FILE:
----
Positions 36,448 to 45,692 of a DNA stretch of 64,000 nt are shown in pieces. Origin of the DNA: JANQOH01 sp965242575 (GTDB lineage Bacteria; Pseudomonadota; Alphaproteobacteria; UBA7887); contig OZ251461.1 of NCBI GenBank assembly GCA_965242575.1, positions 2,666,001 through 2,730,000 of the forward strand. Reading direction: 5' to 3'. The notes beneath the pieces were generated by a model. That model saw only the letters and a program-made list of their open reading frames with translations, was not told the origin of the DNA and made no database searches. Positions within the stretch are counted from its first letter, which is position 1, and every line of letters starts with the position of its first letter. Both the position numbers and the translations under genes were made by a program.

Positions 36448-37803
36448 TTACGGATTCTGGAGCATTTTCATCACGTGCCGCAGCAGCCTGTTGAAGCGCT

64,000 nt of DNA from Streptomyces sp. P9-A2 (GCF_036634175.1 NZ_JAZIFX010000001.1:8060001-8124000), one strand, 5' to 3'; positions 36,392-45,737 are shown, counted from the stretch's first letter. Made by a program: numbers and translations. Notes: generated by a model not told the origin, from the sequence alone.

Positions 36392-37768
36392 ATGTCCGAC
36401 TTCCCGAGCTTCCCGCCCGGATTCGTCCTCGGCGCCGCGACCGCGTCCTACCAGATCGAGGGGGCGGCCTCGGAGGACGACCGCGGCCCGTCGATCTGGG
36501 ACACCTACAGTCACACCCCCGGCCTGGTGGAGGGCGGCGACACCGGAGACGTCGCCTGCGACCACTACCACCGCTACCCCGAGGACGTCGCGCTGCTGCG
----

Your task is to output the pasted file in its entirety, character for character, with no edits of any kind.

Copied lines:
Positions 36,448 to 45,692 of a DNA stretch of 64,000 nt are shown in pieces. Origin of the DNA: JANQOH01 sp965242575 (GTDB lineage Bacteria; Pseudomonadota; Alphaproteobacteria; UBA7887); contig OZ251461.1 of NCBI GenBank assembly GCA_965242575.1, positions 2,666,001 through 2,730,000 of the forward strand. Reading direction: 5' to 3'. The notes beneath the pieces were generated by a model. That model saw only the letters and a program-made list of their open reading frames with translations, was not told the origin of the DNA and made no database searches. Positions within the stretch are counted from its first letter, which is position 1, and every line of letters starts with the position of its first letter. Both the position numbers and the translations under genes were made by a program.

Positions 36448-37803
36448 TTACGGATTCTGGAGCATTTTCATCACGTGCCGCAGCAGCCTGTTGAAGCGCT

64,000 nt of DNA from Streptomyces sp. P9-A2 (GCF_036634175.1 NZ_JAZIFX010000001.1:8060001-8124000), one strand, 5' to 3'; positions 36,392-45,737 are shown, counted from the stretch's first letter. Made by a program: numbers and translations. Notes: generated by a model not told the origin, from the sequence alone.

Positions 36392-37768
36392 ATGTCCGAC
36401 TTCCCGAGCTTCCCGCCCGGATTCGTCCTCGGCGCCGCGACCGCGTCCTACCAGATCGAGGGGGCGGCCTCGGAGGACGACCGCGGCCCGTCGATCTGGG
36501 ACACCTACAGTCACACCCCCGGCCTGGTGGAGGGCGGCGACACCGGAGACGTCGCCTGCGACCACTACCACCGCTACCCCGAGGACGTCGCGCTGCTGCG